Driving Down the Rate of Bronchial Infections
CHKD’s pharmacy team wins national recognition for protecting fragile newborns.
Aisha Decastro’s twins, Aidyn and Alicia, were born 12 weeks early and spent several months in CHKD’s Neonatal Intensive Care Unit. After such a precarious start, Aisha wanted to do everything in her power to keep her babies healthy.
When the Virginia Beach mom learned that a series of injections could protect the twins from a virus that can cause dangerous complications in premature infants, she wanted her babies to get those shots.
“Respiratory syncytial virus, or RSV, circulates every year, usually from November to March,” says CHKD pediatrician Carolyn Moneymaker. “It is extremely common and causes very mild illness in most of us. But premature infants in their first year and babies up to age 2 who have congenital heart or chronic lung disease are more vulnerable to complications of RSV – especially bronchial infection and pneumonia. If administered each month during RSV season, Synagis provides antibodies that can prevent RSV infection,” she added. “That monthly dosing is essential.”
Attending to the needs of premature twins leaves a new mom with very little free time. Adding monthly RSV shots to the list of things to do could have been overwhelming for Aisha. But thanks to a groundbreaking program at CHKD, it was simple.
Last year, CHKD’s pharmacy director Jim Dice, PharmD, and his team of pediatric pharmacists developed a program with the primary care pediatricians of CHKD’s General Academic Pediatrics to try to increase that practice’s RSV protection rate and decrease the number of serious respiratory illnesses and hospitalizations reported among its patients.
“Before November, our pharmacists identified eligible children and set up appointments for them to receive the shot,” Dice reported. “We combined the pharmacist’s visit with the child’s regular pediatrician’s visit, so parents received the reminders they needed to help protect their babies in those critical early months of life,” he added.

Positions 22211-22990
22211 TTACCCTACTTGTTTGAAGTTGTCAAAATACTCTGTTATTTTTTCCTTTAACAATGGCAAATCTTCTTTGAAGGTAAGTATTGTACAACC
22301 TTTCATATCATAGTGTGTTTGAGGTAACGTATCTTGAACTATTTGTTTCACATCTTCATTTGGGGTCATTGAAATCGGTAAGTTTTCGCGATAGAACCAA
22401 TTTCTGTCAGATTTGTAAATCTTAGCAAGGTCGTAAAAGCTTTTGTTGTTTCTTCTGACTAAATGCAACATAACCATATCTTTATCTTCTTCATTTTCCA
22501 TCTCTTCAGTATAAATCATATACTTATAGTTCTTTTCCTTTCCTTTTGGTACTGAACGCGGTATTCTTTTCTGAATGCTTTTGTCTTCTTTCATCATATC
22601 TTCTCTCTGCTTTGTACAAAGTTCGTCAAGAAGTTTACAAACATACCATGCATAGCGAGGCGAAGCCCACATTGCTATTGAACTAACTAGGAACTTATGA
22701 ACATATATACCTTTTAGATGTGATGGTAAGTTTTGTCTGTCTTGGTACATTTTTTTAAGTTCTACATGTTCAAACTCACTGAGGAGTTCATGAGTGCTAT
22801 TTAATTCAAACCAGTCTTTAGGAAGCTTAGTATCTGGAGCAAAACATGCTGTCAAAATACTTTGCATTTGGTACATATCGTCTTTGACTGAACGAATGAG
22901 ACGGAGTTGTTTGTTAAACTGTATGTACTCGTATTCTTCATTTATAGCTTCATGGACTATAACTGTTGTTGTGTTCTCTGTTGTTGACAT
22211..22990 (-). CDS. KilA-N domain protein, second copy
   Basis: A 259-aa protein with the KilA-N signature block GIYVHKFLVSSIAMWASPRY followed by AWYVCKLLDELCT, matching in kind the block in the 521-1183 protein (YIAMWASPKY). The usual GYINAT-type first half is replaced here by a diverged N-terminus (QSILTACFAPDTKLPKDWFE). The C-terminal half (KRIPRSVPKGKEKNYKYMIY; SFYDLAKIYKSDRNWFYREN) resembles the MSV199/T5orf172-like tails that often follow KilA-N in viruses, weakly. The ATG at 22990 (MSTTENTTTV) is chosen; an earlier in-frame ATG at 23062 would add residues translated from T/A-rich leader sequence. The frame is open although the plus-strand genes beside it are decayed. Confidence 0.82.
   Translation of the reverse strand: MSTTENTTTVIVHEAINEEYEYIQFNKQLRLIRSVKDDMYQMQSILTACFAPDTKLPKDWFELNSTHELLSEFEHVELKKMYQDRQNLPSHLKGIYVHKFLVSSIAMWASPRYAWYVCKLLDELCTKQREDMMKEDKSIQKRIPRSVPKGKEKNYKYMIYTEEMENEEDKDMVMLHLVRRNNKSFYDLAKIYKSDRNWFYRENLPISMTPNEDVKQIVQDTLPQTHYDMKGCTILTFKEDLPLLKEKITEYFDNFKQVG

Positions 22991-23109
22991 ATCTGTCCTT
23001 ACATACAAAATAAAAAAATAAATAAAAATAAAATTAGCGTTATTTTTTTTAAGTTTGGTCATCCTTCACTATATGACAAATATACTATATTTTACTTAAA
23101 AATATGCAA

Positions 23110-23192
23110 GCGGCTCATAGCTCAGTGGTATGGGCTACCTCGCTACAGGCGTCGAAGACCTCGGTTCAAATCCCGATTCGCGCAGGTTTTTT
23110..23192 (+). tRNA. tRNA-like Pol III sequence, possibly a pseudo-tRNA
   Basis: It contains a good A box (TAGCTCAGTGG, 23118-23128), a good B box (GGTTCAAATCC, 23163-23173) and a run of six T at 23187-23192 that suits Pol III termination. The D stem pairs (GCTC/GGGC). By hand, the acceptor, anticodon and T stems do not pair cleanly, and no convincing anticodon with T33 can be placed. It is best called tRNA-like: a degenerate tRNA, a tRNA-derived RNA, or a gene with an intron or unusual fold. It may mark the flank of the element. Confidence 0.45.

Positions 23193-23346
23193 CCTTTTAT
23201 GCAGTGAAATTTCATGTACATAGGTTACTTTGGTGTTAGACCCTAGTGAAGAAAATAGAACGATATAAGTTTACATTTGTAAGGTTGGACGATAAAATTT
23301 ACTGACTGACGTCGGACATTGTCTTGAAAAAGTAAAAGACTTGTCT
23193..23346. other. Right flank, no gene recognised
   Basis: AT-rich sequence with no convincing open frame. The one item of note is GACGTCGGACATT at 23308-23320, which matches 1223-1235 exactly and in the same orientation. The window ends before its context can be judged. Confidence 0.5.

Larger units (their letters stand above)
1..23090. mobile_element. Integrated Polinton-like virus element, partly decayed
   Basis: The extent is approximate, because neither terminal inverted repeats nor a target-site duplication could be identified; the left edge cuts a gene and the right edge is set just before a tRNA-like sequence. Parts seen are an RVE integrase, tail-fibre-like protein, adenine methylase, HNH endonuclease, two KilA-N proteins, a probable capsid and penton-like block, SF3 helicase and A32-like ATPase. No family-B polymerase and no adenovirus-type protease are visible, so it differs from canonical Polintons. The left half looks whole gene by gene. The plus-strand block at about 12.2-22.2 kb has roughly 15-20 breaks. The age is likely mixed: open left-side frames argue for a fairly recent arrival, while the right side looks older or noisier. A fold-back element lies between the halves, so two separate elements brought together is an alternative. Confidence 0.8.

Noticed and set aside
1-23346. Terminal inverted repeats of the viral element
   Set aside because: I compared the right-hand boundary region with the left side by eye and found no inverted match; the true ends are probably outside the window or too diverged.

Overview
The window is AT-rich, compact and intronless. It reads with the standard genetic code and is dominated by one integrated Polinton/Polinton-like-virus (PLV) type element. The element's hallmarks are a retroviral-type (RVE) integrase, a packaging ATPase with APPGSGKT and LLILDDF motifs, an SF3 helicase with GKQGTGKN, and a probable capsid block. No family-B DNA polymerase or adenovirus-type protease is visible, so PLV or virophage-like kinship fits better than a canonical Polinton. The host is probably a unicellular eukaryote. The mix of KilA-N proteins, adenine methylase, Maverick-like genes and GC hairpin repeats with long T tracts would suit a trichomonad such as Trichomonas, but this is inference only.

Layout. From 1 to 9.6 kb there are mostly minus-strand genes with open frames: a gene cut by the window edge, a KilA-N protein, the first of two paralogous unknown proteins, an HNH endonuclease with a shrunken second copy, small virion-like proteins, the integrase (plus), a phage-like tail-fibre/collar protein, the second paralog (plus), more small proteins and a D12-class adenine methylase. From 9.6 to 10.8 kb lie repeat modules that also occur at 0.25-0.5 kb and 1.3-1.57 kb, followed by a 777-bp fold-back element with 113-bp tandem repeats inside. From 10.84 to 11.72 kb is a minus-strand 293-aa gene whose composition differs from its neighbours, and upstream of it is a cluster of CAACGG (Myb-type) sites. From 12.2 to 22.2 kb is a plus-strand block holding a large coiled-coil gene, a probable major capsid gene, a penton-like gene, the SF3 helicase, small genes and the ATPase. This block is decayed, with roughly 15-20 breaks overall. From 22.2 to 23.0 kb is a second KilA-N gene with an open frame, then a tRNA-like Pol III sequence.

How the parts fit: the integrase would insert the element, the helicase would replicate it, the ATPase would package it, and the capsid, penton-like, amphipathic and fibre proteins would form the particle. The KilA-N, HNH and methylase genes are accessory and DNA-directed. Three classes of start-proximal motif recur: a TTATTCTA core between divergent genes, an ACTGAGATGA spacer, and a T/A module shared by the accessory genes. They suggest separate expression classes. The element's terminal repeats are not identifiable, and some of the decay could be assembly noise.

Former NICU patients like Aidyn and Alicia were among those identified. So, each time Aisha took the twins to their pediatrician at CHKD, she also met with a CHKD pharmacist.
“During their appointments, the pharmacist talked to the parents about ways to prevent exposure to the disease and then administered the Synagis antibody,” Dice said. “It can be hard for a family to bring their babies for a shot every month, but the pharmacists focused entirely on RSV and the importance of keeping the next monthly appointment.”
Aisha says her visit to the pharmacist every month was an easy addition to her children’s medical care routine. When baby Alicia had to have surgery, pharmacist Jennifer Chow, PharmD, who regularly counseled Aisha and gave the babies their vaccine, even adjusted Alicia’s appointment date to make certain she didn’t miss a dose.
As a result of efforts like these, General Academic Pediatrics was able to reduce RSV infections and hospitalizations among its patients by more than 50 percent over the previous year.
In recognition of this unique and effective approach to controlling RSV infections, CHKD’s pharmacy team was awarded a “2010 Best Practice Award” by the national Pediatric Pharmacy Advocacy Group, a 700-member pharmacists association.
Dice says he hopes the national recognition will help draw attention to his team’s approach and serve as a model for other hospitals. “I know of no other hospital in the nation where pharmacists are doing this to control RSV illnesses,” he said.
“The RSV Prevention Clinic provided a critical service for some of our most vulnerable patients,” Dr. Moneymaker said.
The clinic will be repeated this year, beginning in November. But thanks to the good care they received last year, little Aidyn and Alicia are no longer at risk, so they won’t need to participate.
Dr. Moneymaker practices with General Academic Pediatrics at CHKD.
This story was featured in the fourth quarter 2010 issue of KidStuff, a publication of Children's Hospital of The King's Daughters.
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